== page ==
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I am out of country now so can not get to an US type RV park. The Airstream internal wiring panels for 50 amp service that I have seen are rated for 240 Vac service as there are two legs and a 240Vac breaker.

The wiring diagrams for 50 amp service show two load conductors (usually the red and black wires), a neutral which is white and a ground that is either green insulated or bare copper (in cheaper cabling).

Thus the 50 amp cable has four #6 wires whereas the 30 amp cable has three #10 wires, black for power, white for neutral and green insulated or bare copper (in cheaper cabling).

Since many of the big motor homes have 240Vac power requirements, the outlets at trailer parks are providing 50 amp 240Vac power. Since Airstream only installs 120Vac equipment, one does not see a two pole breaker in their panel. If both power wires were of the same phase, one could generate a magnetic field that would overheat the cable or conduit (been there and done that on 600 amp 240Vac service).

The insulation on the commercial RV power cords is much more resistant to weather, abrasion, and general wear and tear than the rubber SO cord's insulation.

In my opinion, power cords are not a good part of the RV experience to cut cost corners on.
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Old 03-21-2015, 07:13 PM   #23
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Jammer...I have a 50amp inlet on my Stream. If I understand you correctly on one of your above posts I can get a 30amp cord that will plug into shore power and also plug into my male 50amp plug on the trailer. This is what I need to do. No other adapters are necessary?
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Old 03-21-2015, 08:59 PM   #24
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Use a standard 30A shore cord and get a Marinco 50A to 30A adapter ton


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Old 03-21-2015, 09:01 PM   #25
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Love messaging on phones!!!!!! NOT!!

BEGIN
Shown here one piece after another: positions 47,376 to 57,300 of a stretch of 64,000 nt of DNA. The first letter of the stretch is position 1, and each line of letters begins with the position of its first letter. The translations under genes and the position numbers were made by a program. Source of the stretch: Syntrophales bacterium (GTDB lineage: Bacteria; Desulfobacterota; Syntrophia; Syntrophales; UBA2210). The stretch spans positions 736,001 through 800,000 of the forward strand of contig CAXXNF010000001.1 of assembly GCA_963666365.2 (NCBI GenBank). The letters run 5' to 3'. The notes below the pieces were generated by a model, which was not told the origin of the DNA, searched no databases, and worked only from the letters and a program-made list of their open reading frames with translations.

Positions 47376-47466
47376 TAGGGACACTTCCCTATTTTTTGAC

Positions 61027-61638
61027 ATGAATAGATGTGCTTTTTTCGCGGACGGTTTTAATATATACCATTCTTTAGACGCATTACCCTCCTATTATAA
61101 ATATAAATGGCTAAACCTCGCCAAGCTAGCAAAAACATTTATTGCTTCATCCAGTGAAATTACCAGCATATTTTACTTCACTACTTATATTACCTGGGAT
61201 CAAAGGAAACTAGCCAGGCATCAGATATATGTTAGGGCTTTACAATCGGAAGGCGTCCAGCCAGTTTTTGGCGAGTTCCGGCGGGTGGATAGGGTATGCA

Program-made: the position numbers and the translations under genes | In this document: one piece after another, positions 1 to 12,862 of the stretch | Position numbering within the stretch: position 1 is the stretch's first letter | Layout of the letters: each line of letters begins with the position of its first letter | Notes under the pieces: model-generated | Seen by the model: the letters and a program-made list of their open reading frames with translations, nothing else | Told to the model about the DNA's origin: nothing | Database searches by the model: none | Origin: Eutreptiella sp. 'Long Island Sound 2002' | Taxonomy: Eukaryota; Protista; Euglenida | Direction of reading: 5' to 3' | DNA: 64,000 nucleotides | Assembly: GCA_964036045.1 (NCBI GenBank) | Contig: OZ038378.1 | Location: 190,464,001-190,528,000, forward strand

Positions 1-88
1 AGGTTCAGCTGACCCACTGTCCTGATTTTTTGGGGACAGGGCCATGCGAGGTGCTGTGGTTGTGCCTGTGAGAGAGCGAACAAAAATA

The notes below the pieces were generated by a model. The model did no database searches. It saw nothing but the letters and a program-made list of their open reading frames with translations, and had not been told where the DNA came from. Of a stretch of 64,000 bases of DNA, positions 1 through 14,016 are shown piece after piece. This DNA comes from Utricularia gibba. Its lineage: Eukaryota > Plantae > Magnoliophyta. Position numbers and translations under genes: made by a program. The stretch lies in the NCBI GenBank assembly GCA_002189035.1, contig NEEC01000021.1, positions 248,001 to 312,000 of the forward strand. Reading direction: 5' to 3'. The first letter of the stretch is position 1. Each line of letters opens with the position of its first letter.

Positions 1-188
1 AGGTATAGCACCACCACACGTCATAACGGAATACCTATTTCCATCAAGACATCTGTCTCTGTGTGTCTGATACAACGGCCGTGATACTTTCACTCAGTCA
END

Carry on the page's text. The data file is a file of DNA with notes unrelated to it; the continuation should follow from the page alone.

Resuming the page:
Get a Marinco 50A to 30A adapter that lugs into your trailer outlet. Then use a standard 30A shore cord to the power post.


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Old 03-22-2015, 12:53 AM   #26
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The 30 amp conversion cord applies the 110Vac 30 amp power to both poles of the 50 amp 240Vac inlet socket on the trailer. Thus you have 3,600 watts (30 amps x 120Vac) of power to spread over the air conditioner, water heater , refrigerator, or microwave. Not all can be operational at the same time.

The 50 amp cord is capable of providing 12,000 watts of power (50 amps x 2 poles x 120Vac) which allows unlimited use of all stuff installed by Airstream at any time.
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Old 03-22-2015, 05:57 AM   #27
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30 Amp "Lighter" Cord for 50 Amp male on Airstream

To have a "lighter cord" specifically when using a generator or if only 30 Amp service is available, I spliced a 50 Amp plug onto the end of a 30 Amp cord. Here is what i see when connected to 30 Amps, or when connected to my 4,000 watt generator:


Airstream_50_Amp_Receptacle to 30_Amp_Cord.001 by Fantinesvoice.com, on Flickr

And, this all works well, and when running off the generator will drive one A/C unit (Not two) but will not consistently run the heat pump. It cut out after about ten minutes, and suggests the heat pump drew too much current. However, I would not be using the heat pump when on a generator so this is not an issue.

The point is, a 30 Amp cord is much easier to move about than a 50 Amp....
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Old 03-22-2015, 07:41 AM   #28
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Originally Posted by 1Boyscout View Post
Where can you find a power cord for my 2015 Intl Serenity 28 that is more flexible and not so heavy?
Can't help with the weight question, but I have a black cable and yellow cable Marinco 30A cord, the yellow is a lot more flexible than the black one.

Maybe get a shorter cord or make yours shorter if your common hookup allows it, less cord length = less weight.